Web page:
A WINTER HEART by Annette Blair
Ohio, 1873: Hannah Peachy has nurtured a winter heart since she lost her family. Caleb Skylar struggles with the horror of his wife’s drowning. When Caleb aimlessly pulls up stakes and leaves his home behind, the spirit of Hannah’s earthbound twin leads him straight to Hannah. But how can two guilty souls accept love as a reward for their transgressions? A Sensual Amish Historical Romance.


This was such a great bargain at 99 cents!

I bought it because I wanted to read “Forevermore,” by Lauren Royal. That alone would have been more than worth the price, but I got 5 other stories out of it, so I’m happy. Especially since I liked all of them, and I LOVED the first story, “The Handfasting” by Glynnis Campbell. It was so cute and perfect. I looked her up and she’s got some free books available, which is nice except…it means I’ll probably end up with more books soon. Yeah, just what I need :/!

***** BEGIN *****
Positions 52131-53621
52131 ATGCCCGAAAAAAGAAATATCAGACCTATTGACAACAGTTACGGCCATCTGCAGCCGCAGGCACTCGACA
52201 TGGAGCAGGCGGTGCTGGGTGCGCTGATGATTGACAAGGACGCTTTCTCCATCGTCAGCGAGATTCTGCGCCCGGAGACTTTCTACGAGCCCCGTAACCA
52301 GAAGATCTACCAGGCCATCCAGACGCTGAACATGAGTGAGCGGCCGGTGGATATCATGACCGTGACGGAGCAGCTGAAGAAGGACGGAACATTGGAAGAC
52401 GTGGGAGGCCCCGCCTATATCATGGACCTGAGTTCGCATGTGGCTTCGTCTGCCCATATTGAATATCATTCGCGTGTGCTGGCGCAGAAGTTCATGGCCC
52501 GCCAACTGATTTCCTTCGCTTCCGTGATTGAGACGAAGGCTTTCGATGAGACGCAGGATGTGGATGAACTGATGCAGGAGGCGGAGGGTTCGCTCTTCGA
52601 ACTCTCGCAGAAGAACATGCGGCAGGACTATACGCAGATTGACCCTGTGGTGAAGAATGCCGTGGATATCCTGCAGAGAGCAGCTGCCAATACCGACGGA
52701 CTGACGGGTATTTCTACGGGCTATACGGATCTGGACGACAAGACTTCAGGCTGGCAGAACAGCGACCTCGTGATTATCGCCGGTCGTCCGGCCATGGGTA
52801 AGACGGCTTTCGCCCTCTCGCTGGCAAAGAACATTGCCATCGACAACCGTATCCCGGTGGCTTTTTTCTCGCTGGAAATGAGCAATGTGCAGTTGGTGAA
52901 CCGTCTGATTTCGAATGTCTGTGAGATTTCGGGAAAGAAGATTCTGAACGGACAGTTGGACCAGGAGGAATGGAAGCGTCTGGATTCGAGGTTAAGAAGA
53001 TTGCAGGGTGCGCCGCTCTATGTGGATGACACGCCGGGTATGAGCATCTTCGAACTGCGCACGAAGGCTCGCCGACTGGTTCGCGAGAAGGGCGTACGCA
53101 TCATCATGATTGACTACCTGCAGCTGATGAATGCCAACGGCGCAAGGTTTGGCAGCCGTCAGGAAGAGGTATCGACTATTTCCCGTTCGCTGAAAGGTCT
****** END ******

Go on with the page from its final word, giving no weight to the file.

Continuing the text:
Cute quote: 

“’Ye know I’m your protector now.’ Indeed, he was surprised by just how fiercely protective he felt. “If anyone touches ye, he’ll have to answer to me.’

Her eyes went all soft and dewy when he said that. But he was serious.”

(from The Handfasting, by Glynnis Campbell)

‘Til next time, y’all!

XOXO,

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More books!

Here a few more books I’ve read so far this year. All descriptions are from Amazon.

(Btw, there are gaps in the numbering because I don’t write about everything I read. For the most part, I only write about the older titles [and post the write-ups on LibraryThing] as part of my effort to conquer the TBR pile. I am part of a group there that tracks older books read. If you’re interested in seeing the complete list of books I’ve read for the year, I catalogue pretty much everything on my LT profile. I’m on Goodreads, too, but I haven’t finished adding every book over there yet. Feel free to add me as a friend on either or both platform(s). :))